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Elite senior squads chosen for All-Star Baseball Classic


The teams have been picked, and the first Anne Arundel Senior All-Star Baseball Classic is ready to be played at 6 p.m. Saturday, May 30, at Joe Cannon Stadium.

Sponsored by the Friends of Joe Cannon Committee, the game will showcase the county's top graduating baseball players.

Each of the 14 county high schools that play baseball had the chance to be represented with at least one player. Annapolis Area Christian School announced yesterday that it will not compete.

Class 2A state finalist Northeast headlines the North Team, with four players selected, while Class 4A Region IV champion Arundel and runner-up Broadneck each landed four players on the South with 4A region semifinalist Severna Park boasting three.

The North and South teams each will have 15 players. The players were nominated by their high school coaches, then the teams were selected by a panel of local sportswriters with input from the coaches. Each team has at least five pitchers, two catchers, five infielders and four outfielders.

Let's take a look at the rosters, starting with the North, to be coached by Bruce Sider of Glen Burnie, Jim Simms of Chesapeake and Mel Montgomery of Old Mill.

Catcher Rich Spiegel, infielders Chad O'Brien and K. C. Murphy and outfielder Derek Dolch were the four named from Northeast. Glen Burnie landed three in left-handed pitcher/first baseman Tony Saunders and infielders Shannon Cavey and Dave Lanham.

Chesapeake also will have three players in the game -- left-handed pitcher Jimmy Wolfe and pitcher/infielders Darrell Keith and Jason Siemer.

Catcher Mike Mahoney and outfielder Mark Bailey are the Old Mill reps, with outfielder John Bilheimer of North County, infielder/outfielder Pat Calabrese of Archbishop Spalding and pitcher Ian Taylor of Meade completing the North squad.

Ace right-hander Brian Rolocut (11-1) heads up the foursome from Arundel on the South club. Rolocut, who also can swing the bat and play the outfield, is joined by Wildcat teammates outfielder/third baseman Chris Durocher, catcher Curt Odar and infielder Tre Overstreet.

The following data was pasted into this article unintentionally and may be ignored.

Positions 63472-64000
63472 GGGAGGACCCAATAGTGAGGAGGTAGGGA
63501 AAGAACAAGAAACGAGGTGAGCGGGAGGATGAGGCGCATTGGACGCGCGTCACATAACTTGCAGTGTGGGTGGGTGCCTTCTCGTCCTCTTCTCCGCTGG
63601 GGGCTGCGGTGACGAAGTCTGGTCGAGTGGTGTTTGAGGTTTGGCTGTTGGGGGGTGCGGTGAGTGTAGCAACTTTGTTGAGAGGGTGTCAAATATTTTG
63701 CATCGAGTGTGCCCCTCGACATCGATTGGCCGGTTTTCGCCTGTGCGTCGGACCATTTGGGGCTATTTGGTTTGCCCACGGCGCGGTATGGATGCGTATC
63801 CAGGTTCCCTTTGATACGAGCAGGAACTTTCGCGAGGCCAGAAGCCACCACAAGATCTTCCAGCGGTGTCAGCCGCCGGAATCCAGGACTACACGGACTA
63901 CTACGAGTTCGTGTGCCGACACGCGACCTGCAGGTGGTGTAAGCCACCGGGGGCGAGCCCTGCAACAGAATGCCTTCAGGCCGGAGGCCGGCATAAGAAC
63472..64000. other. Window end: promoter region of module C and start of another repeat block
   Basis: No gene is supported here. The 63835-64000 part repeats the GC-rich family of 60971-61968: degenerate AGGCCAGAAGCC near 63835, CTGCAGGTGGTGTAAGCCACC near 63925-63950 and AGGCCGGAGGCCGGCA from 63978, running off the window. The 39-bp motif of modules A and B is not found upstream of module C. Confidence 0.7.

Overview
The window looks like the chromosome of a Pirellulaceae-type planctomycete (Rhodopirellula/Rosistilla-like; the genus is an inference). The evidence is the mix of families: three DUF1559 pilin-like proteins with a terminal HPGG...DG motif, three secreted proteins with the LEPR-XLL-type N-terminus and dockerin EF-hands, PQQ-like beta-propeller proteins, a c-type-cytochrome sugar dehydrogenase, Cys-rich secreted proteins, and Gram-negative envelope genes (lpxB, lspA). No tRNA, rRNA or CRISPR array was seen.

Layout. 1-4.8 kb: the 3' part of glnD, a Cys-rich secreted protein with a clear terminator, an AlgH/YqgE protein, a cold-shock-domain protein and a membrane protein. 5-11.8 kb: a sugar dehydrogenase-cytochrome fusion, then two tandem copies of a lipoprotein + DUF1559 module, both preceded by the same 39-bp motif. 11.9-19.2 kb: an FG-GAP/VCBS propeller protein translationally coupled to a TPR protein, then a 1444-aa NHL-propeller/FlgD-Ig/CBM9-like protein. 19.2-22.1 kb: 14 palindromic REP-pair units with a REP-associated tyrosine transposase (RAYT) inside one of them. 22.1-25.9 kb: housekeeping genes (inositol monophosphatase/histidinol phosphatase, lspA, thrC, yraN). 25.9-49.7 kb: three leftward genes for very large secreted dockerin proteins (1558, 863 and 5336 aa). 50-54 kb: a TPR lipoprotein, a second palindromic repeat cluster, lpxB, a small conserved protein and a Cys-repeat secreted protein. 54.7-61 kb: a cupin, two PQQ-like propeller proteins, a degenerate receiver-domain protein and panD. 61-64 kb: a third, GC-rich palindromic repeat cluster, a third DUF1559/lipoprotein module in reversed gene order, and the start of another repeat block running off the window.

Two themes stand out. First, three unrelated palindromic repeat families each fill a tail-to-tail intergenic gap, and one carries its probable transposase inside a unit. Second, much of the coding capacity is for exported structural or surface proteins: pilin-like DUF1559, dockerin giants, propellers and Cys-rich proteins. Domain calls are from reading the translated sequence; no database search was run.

Broadneck's selectees include pitchers/shortstops Jeff Vincent and Matt Weimer, catcher Larry Krzyzaniak and third baseman Cliff McClain. Severna Park landed the county's premier outfielder in Steve Neuberger, pitcher/infielder Rob McCandless and second baseman Jay Novak.

South River is represented by infielder Al Lee; outfielder/catcher Ty Selby represents Annapolis; and outfielder/pitcher Eric Hammett is from Southern. One other player will be added to the South Team after it was learned yesterday that Annapolis Area Christian School will not participate.

Jim Pitt of Severna Park, Larry Brogden of Annapolis and Kenny Dunn of South River will coach the South entry.

The game is the perfect lead-in to a scholar-athlete dinner on June 2 at Michael's Eighth Avenue. That evening, one outstanding student-athlete from each of the 14 baseball schools will be honored with an overall winner to receive a special award.

Also, at the first baseball scholar-athlete dinner, other awards will be presented to the county's top high school baseball team, coach of the year and to one who has contributed more than his share to amateur baseball.

The special individual recipients will be announced next week.